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Knesset reviews prostitution legislation, failure to aid sex-workers
The Knesset’s Committee on the Status of Women and Gender Equality reviewed the effects of the criminalization of hiring sex workers, which came into effect in July 2020.
The 24th Knesset’s Committee on the Status of Women and Gender Equality this week held its first discussion on prostitution, attended by various representatives of ministries and welfare and women’s organizations.
The committee discussed the effects of legislation that criminalized the hiring of sex workers and led to an increase in fines given to consumers. It also touched on plans to aid those working in prostitution, which apparently have not been effectively implemented.
The criminalization of hiring sex workers came into effect in July 2020, some 19 months after the Knesset approved the original bill. Roughly 14,000 people across the country were engaging in sex work before COVID-19 hit, some 3,000 of whom were minors, according to the Labor, Social Affairs and Social Services Ministry. More than three-fourths (76%) would leave sex work if they could. The average lifespan of a prostitute in Israel is 46 years.
Efrat Rubinstein, the head of Israel’s Stripper’s Union, challenged on decision-making processes behind the legislation, saying that “no welfare or aid organization representative has the right to represent Israeli sex workers, and they are being given the right to speak and make choices for women who have not asked to be represented by them.”
Rubinstein also demanded that Israel’s strip clubs be reopened, saying that their closure has created unsafe working environments for strippers and that programs have only offered them employment for minimum wage. This, she said, has created an impossible situation where strippers must choose between unsafe working conditions or poverty.
“There is a deep failure in the efficacy of steps that have been taken [to help] us that must be examined,” said Rubinstein. “The minimum wage jobs that we have been offered as an alternative [to stripping] are not any safer for women when they put us in financial duress.”
THE CORONAVIRUS pandemic and the new legislation have created an impossible financial reality for women, according to Naama Rivlin, the director of Saleet, a treatment and aid center for women in prostitution. “We have seen a sharp increase in outreach to our hotline and many of the women need aid just to get through the month. The law has created a situation where women are not recognized by the National Insurance Institute and are not eligible for aid.”
Some NIS 39 million was allocated to the Welfare Ministry in 2021 for programs dealing with prostitution, according to the Justice Ministry, which said that this amount will be added to the budget base, meaning the funding will likely be renewed in coming years.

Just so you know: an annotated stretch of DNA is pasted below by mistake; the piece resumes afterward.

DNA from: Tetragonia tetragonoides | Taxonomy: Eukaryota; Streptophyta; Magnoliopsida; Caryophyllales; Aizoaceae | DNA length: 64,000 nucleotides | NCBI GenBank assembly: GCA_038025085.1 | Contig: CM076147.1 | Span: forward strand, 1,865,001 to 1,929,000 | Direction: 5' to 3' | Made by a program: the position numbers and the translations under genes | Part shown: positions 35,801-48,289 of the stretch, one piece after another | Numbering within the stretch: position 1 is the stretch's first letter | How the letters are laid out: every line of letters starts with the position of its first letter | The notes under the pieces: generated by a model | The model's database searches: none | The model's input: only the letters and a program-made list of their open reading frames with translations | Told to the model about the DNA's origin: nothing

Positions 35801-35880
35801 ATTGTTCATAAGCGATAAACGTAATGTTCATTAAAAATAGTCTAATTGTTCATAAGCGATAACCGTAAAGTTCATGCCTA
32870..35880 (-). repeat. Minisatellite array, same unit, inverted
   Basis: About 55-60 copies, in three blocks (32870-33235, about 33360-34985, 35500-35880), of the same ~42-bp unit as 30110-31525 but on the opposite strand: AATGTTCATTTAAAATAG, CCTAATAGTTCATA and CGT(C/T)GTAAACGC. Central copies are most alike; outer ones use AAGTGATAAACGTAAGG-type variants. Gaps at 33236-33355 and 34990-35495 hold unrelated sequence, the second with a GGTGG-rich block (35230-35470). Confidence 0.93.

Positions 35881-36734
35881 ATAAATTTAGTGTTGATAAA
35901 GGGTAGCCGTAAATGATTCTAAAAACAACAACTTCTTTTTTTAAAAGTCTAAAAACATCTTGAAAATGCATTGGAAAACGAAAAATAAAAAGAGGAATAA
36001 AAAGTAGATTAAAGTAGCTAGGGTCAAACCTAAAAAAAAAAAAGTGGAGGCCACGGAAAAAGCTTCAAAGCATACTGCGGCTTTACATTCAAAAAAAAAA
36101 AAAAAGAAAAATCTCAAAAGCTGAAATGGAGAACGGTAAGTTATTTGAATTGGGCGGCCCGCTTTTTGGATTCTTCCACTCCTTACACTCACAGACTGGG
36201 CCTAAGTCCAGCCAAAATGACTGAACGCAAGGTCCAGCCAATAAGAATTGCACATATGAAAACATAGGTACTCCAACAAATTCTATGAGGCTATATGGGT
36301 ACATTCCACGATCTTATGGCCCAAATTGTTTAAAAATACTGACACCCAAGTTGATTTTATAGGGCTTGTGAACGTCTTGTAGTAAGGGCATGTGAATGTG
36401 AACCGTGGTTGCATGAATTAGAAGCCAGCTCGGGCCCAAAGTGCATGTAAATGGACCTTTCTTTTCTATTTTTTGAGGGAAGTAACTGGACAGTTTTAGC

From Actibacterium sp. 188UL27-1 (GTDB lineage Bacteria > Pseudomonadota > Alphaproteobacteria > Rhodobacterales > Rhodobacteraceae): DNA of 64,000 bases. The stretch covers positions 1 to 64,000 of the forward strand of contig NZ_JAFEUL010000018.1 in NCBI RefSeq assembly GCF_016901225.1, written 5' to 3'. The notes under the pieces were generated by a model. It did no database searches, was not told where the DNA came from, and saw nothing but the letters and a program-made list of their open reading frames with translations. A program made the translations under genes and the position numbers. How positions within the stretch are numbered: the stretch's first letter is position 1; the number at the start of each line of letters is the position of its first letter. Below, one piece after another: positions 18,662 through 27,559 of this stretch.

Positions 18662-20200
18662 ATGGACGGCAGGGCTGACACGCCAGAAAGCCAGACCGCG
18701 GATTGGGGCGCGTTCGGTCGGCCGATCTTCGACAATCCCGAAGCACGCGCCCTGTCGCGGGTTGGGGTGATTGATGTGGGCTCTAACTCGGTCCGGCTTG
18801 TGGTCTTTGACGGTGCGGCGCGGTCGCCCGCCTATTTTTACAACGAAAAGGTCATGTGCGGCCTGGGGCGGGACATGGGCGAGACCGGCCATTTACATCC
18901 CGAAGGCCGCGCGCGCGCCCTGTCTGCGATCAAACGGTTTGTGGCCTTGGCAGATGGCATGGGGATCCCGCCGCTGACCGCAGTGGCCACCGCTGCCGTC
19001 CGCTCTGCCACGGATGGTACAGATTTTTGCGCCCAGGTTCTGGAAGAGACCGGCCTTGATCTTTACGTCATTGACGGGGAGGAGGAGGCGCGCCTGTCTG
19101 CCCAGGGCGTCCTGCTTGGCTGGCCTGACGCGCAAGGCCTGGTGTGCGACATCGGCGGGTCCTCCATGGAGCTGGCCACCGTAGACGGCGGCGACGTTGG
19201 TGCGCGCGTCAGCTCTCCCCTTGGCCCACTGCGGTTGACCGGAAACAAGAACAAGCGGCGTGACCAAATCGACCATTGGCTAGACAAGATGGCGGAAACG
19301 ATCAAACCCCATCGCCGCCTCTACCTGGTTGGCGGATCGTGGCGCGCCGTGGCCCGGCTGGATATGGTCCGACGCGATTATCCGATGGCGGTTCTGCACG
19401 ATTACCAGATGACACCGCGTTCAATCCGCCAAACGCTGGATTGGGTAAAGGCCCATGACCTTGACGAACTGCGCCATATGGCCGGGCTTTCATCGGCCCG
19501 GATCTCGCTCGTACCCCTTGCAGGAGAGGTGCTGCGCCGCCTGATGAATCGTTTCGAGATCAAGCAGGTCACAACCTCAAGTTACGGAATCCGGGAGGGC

“Funds have been allocated, but there has been no use of the budgets,” said MK Yasmin Sax Fridman. “I would like to hear answers from government offices. None of the plans that were supposed to be implemented have been completed. Some 76% of women are interested in getting out [of prostitution] and it cannot be that we will not give them an aid package and save a life.”
A representative from Elem – Youth in Distress, an organization that works with at-risk youth, commented on the difficult situation of transgender sex workers who “cannot get help or treatment when it comes to prostitution.” Miri Moskovitz, the Welfare Ministry’s director of treatment for prostitutes, said that an additional center will be founded for transgender sex workers as well as a center that will deal with aiding male sex workers.
When asked by committee chairwoman Aida Touma-Sliman if the knowledge of organizations in the field was being implemented in actions taken by the ministry, Moskovitz said that “there is a lot more to be done, and we have invited all of the organizations and nonprofit organizations to round table discussions on a variety of topics.”
In 2019, The Knesset approved a NIS 90 million program aimed at rehabilitating former sex workers and reintegrating them into the labor market. The program was to include the establishment of emergency housing for former sex workers, temporary housing and rehabilitation hostels for minor sex workers and a special rehabilitation program for mothers, as well as the expansion of existing services.
The committee concluded by saying that they would continue to work in three areas: monitoring the development of needs on the ground, enforcement and special communities. “We must hear all of the voices and needs,” Touma-Sliman said.
Samuel Thorpe, Hagay Hacohen and Jerusalem Post Staff contributed to this report.
Cover photo MK Aida Touma-Sliman
Text by EVE YOUNG
First published by The Jerusalem Post OCTOBER 30, 2021 12:40